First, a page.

What role does technology play in SDR training and coaching in your companies? Are there specific tools or platforms that you found improved your training processes and allowed for more effective coaching?

Jason: I think we could do with less technology, actually. When I work with reps and sales teams, when I see them share their screen, there’s usually like five different tools right in their Chrome shortcuts bar. They’ve got to log in and out of all of these different tools, there’s rev intelligence, conversational intelligence, there’s their sales engagement platform, and we’re starting to see some consolidation. But podcasts, YouTube, I mean, that’s the kind of old technology, it’s been around for a long time.

I think the stuff that’s gotten pretty cool is the conversation intelligence has gotten smarter to where you can put trackers and stuff so you can see without having to listen to a call. Is the rep using the new talk track that we talked about? And I’m pretty bullish on AI not really being that great for cold email right now either.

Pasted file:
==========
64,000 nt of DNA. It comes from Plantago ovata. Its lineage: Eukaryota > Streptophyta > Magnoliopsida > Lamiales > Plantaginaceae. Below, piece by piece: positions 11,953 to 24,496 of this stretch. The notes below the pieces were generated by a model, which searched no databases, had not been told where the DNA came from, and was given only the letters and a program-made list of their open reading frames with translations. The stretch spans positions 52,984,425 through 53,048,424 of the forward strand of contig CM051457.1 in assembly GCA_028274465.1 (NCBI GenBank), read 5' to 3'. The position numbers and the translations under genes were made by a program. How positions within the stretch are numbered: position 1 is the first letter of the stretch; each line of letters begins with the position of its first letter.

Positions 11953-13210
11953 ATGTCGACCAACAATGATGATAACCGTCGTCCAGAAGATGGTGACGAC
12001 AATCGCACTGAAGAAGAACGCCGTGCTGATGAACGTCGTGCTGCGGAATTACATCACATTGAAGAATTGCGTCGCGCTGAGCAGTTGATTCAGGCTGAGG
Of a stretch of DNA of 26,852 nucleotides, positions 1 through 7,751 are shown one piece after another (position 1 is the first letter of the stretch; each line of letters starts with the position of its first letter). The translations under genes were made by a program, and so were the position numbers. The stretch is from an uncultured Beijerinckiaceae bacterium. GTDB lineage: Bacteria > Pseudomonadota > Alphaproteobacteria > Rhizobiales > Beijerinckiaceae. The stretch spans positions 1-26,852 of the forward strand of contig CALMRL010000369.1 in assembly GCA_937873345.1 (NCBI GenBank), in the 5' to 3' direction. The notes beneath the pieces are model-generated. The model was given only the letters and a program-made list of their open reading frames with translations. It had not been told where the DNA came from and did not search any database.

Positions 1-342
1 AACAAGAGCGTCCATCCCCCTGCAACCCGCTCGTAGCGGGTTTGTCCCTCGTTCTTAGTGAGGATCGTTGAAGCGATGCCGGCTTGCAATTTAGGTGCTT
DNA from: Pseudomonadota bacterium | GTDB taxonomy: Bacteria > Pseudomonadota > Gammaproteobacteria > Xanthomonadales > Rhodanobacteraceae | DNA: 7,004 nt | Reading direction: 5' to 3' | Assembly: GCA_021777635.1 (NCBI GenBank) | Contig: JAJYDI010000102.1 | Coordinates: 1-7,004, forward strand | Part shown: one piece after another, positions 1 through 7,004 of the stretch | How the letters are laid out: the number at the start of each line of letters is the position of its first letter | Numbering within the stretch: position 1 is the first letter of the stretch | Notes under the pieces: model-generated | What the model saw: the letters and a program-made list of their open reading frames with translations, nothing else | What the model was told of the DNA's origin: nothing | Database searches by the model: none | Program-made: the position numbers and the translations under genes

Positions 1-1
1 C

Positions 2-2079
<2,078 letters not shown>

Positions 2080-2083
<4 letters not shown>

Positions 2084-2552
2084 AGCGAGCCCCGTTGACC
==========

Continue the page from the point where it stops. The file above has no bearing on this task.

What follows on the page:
I don’t really see coaching from AI happening very well right now. I think it gets you like, maybe 70, 80% of the way there if you have a lot of the good inputs. But I would say from a technology standpoint, I think we could strip away some of the technology and just get really back to basics.

Like, are you even listening to recordings of reps making calls? Are you using the conversational intelligence tool to look through transcriptions? Are you looking at the emails that they send? I’m just really bullish on getting back to the basics, honestly, with this stuff and stripping away some of the technology and making it easier to do the thing that you really need to spend your time doing.

Bethany: I like your point about focusing on the basics and removing distractions, I definitely agree. But I’m going to say there’s definitely some technology that I found is just a huge time saver, even if not necessarily for our team to use, but for me to use on the analytics side of things.

So one thing that comes to mind immediately, we just got our company set up with for data analysis. And what’s really cool about that is it lets us tie in conversations or outreach strategies or different things. We’re doing top of the funnel to see how that connects to revenue. That lets us optimize campaigns.

So our team’s not really looking at the data, but I am, and so that’s helping me steer people in the right direction.